This possibility, of course, is well known in advance when a multi-national goes to organize a venture fund and it simply must be faced. There is no solution. It is possible, of course, to avoid sharing the 'promoted' interests with the managers of a venture fund; but that system (which is seen very rarely) runs counter to the entire culture of the industry. Moreover, the conventional wisdom, which is about all the wisdom there is on the point, is to the effect that talented people will not perform up to their capacities in managing capital unless they are compensated with a "piece of the action," indeed a 'piece of the action' which is competitive with other venture funds. The executive transferred from the host multi-national simply reaps the benefits created by that enduring notion. Adding insult to injury, in the typical private label fund structure, the favored executive/fund manager often retains employment status with the host for purposes of medical and retirement benefits, stock option participation, etc.; he/she has a his or her "cake and eats it too." This can be, of course, an enormous source of resentment inside the mutli-national's organization.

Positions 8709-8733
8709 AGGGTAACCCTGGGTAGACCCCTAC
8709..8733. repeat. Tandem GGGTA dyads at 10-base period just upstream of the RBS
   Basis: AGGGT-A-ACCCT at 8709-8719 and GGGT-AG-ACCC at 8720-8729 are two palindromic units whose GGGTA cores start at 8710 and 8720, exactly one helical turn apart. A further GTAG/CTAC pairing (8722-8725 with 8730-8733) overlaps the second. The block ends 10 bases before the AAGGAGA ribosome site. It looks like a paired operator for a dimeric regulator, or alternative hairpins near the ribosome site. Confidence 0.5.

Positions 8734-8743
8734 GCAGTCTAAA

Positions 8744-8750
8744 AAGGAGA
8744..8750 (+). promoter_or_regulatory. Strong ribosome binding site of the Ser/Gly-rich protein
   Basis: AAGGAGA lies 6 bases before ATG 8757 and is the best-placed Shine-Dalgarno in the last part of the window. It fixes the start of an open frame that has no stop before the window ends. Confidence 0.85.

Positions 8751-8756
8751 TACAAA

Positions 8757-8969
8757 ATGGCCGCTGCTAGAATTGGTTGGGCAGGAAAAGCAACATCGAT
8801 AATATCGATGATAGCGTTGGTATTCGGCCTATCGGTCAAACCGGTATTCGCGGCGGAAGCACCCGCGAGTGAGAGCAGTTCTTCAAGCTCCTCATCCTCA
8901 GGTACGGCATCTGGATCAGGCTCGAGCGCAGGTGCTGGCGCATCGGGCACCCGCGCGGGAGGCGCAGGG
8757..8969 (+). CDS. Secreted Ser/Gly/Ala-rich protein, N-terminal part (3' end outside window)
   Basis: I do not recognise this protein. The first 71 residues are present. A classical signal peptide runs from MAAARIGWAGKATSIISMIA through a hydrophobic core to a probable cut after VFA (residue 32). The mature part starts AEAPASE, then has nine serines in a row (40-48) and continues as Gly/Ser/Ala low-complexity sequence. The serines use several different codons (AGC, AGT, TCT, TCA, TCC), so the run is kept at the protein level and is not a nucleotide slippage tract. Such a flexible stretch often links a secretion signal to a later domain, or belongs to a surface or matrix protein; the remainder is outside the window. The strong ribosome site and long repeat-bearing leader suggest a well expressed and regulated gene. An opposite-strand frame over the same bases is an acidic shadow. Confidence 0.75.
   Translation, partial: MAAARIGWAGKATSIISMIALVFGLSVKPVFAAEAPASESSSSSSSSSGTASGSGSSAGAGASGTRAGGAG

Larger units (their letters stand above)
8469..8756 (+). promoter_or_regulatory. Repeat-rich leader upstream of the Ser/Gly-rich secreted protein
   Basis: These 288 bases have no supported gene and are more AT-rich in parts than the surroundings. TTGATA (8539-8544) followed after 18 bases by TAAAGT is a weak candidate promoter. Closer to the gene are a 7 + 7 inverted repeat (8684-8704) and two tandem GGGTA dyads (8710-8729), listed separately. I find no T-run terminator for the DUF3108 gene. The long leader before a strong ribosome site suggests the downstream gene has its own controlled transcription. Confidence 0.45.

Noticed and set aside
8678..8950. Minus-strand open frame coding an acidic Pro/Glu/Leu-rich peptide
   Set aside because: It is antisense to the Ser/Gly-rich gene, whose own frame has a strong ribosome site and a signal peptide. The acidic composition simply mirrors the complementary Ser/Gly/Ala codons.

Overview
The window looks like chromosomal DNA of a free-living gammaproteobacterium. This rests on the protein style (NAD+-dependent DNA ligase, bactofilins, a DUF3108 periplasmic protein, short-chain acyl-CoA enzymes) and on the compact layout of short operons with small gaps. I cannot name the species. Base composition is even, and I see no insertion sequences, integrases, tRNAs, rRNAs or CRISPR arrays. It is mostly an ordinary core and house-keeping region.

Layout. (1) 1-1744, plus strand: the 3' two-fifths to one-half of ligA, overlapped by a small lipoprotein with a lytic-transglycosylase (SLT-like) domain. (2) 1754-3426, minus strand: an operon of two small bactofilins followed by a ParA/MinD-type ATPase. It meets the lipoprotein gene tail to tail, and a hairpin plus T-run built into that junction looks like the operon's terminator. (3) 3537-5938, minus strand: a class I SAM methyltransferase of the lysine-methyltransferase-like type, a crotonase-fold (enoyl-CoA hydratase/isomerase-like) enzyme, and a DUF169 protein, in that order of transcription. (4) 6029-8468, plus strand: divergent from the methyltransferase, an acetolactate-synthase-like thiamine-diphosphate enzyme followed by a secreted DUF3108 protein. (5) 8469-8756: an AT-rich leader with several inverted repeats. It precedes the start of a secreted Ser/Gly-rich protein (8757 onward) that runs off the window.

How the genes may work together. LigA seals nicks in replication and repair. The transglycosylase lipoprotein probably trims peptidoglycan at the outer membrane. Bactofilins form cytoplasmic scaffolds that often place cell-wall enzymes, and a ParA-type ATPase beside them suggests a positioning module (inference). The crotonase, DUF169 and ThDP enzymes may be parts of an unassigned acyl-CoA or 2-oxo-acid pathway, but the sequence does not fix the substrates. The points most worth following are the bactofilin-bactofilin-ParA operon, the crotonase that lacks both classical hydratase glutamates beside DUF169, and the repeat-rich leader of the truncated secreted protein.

Secondly, in today's environment there is an enormous amount of liquidity in the system chasing good deals. Therefore, it is very important for an investor, whether a direct investor or working through a private label venture fund, to move quickly. There are a lot of deals that will wait around for the investor to make up its mind but those are usually the deals one is not terribly interested in funding. The good deals, if not grabbed by investor A, in all likelihood will be snapped up by investor B. Accordingly, the managers of a private label fund usually negotiate long and hard for a significant quantum of independence, arguing they should be given leeway to make investments as they see fit, reporting after the fact to their host. Moreover, and in like vein, they resist stoutly the notion that the CEO and board of the host have the power to make changes in fund management personnel. They view themselves, in essence, as independent contractors rather than employees, and argue that such status is necessitated by the way the system works... 'Jack be nimble, Jack be quick.' The problem for the CEO and board of the multi-national is not that they necessarily disagree with the idea of delegating authority and subscribing to the 'Jack be nimble' theory, rather, however, their problem stems from the fact that the private label fund is inexorably identified, either expressly or implicitly, with the multi-national's brand. Usually, it is widely known that there is a nexus between the multi-national firm and the fund; thus, if some bizarre mistake is made by the portfolio managers, it is only natural for the multi-national to feel its brand has been negatively impacted. Accordingly, the host seeks significant controls, at least to the extent of being able to fire an individual manager if he or she is fouling up in ways that not only threaten financial returns but might have a ripple effect on the host company itself. As a result, there is a good deal of pushing and hauling between the independently-minded managers (including those who, immediately previously, had been loyal employees of the host) and the board and senior management of the multi-national firm. And the outcomes vary widely, ranging from the ability in multi-national (a) to fire individual managers; (b) to replace the entire management and continue in business; (c) to call off the game and liquidate the fund; and/or(d) to curtail new investments.